Doriana Stafford blog

Houses Around The World And Across Time- Part 4


Posted: November 07, 2018 by Doriana Stafford

My dear clients,

Remember in my last blog post I talked about how custom homes were built in the 1800s-early 1900s? If you don’t  recall what I am talking about you can check my posts history.  The main fact was that the architect was often literally moving in with the clients. Or he was provided comfortable full boarding close by for the entire time during construction.  As a Realtor, I can tell you that in our day new construction seldom takes more than few months. Back then it easily took more than  year, simply because the  people who could afford custom homes were rich and ordered big and glamorous homes. Plus it took a lot of manual labor and much craftsmanship to accomplish the task.

Here is a story about a very rich merchant - tailor in Plovdiv, Bulgaria from the 1800s, during the Revival. His name was  Georgi Kendindenoglu.  He brought a master builder in and built this house in 1848. He then gifted it as a marriage portion to his daughter, Helena, for her marriage with  Dimitar Georgiadi.  The house had a huge  covered entrance with stone floor. Each side had a wing to accommodate the family needs. Every detail was worked out around the owner’s- personality , daily routine, and lifestyle. Amazingly, that house had a well inside as a source of water. It was under the steps leading to the kitchen . The well opening was on a basement(cellar) level. There was an office/library for the master, personal parlor /powder room for the matron, sleeping quarters for the governess, and steps leading to a small stage on one side of the huge family room. That room was  also called the entertainment room. It had fancy dining table  seating a minimum 16 people. The owner’s family had busy social life; they had high class visitors often and had an orchestra playing on  the stage. Big dinner parties and dances were held there. Thoughtfully , the kids’ rooms were away from that. They had their own play room and study room too. The servants lived in the other wing. Out in the yard, right by the main gate, there was a small building (mini house) meant for the door man. Today, the house is part of the History museum complex in the city.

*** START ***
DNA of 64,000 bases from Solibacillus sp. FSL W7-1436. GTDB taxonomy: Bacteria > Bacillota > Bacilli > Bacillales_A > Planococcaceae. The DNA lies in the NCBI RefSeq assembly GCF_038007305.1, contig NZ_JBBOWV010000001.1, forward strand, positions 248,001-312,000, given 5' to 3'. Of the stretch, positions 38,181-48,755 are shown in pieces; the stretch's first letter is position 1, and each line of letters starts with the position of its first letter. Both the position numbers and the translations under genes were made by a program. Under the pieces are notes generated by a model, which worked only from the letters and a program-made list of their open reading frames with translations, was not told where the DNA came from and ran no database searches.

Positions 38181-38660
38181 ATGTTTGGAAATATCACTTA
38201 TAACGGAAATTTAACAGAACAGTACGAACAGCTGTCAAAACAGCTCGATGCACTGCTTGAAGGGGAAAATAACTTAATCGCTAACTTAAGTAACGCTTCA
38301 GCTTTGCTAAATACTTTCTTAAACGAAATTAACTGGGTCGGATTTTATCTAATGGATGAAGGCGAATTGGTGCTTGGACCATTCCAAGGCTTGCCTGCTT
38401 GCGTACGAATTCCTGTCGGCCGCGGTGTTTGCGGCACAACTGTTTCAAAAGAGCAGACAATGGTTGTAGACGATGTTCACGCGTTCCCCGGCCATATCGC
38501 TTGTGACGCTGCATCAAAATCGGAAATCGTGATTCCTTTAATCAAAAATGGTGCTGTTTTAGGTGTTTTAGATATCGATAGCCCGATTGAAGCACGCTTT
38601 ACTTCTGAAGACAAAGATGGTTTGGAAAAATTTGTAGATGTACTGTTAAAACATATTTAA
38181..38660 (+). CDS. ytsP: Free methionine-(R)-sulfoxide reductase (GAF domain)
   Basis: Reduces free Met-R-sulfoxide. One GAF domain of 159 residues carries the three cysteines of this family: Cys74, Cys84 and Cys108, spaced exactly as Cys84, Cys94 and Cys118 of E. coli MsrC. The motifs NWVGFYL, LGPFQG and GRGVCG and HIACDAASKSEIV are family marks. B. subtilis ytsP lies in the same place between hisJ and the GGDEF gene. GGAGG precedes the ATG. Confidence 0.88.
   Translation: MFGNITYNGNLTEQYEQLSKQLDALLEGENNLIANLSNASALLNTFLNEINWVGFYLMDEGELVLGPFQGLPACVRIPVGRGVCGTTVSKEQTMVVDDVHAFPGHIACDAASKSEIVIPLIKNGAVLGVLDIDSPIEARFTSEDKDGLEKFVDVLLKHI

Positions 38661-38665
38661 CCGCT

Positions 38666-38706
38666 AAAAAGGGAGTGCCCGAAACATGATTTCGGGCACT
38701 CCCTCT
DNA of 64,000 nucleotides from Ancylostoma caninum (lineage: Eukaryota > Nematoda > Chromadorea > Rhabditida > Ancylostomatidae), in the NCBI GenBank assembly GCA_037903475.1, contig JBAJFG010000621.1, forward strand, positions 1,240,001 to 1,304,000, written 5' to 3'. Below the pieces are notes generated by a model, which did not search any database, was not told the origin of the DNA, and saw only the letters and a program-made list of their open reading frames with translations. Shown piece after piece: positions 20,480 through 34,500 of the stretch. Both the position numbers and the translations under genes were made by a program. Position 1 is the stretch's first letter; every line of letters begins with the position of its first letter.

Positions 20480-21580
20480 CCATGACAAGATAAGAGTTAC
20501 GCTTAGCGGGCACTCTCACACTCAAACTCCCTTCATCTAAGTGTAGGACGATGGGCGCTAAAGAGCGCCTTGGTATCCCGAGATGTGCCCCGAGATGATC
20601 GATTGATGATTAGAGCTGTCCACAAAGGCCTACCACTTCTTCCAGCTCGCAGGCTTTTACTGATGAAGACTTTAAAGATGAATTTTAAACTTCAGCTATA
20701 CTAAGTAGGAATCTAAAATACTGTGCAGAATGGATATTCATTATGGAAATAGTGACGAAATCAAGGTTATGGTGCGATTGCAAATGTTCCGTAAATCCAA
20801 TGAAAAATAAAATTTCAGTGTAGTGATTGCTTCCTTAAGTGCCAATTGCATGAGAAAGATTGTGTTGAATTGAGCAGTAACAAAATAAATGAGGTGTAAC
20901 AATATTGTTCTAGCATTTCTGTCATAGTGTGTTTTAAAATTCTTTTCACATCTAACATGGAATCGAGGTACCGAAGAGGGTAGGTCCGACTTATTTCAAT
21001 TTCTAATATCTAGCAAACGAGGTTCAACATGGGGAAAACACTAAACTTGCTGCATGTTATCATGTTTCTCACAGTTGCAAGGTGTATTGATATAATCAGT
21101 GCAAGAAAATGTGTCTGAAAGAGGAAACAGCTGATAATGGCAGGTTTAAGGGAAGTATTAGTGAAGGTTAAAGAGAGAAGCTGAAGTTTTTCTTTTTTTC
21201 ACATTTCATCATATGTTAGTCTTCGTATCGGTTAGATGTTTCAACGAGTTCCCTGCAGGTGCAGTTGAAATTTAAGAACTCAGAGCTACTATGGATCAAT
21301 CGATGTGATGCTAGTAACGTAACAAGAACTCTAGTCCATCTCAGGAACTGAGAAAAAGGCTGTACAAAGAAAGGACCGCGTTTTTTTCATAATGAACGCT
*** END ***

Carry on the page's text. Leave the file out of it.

Here are some photos of the Georgiadi’s house.( my own photos)

Here are some other examples followed by more photos.

 Some houses had courtyards with marble water fountains. Having fresh, running, drinkable water and plumbing (made of clay) was a luxury.  Some wanted great dining rooms or bedrooms. Some had grand foyers and stairways. (Photos are my own). It was the Revival period and showing prestige was important.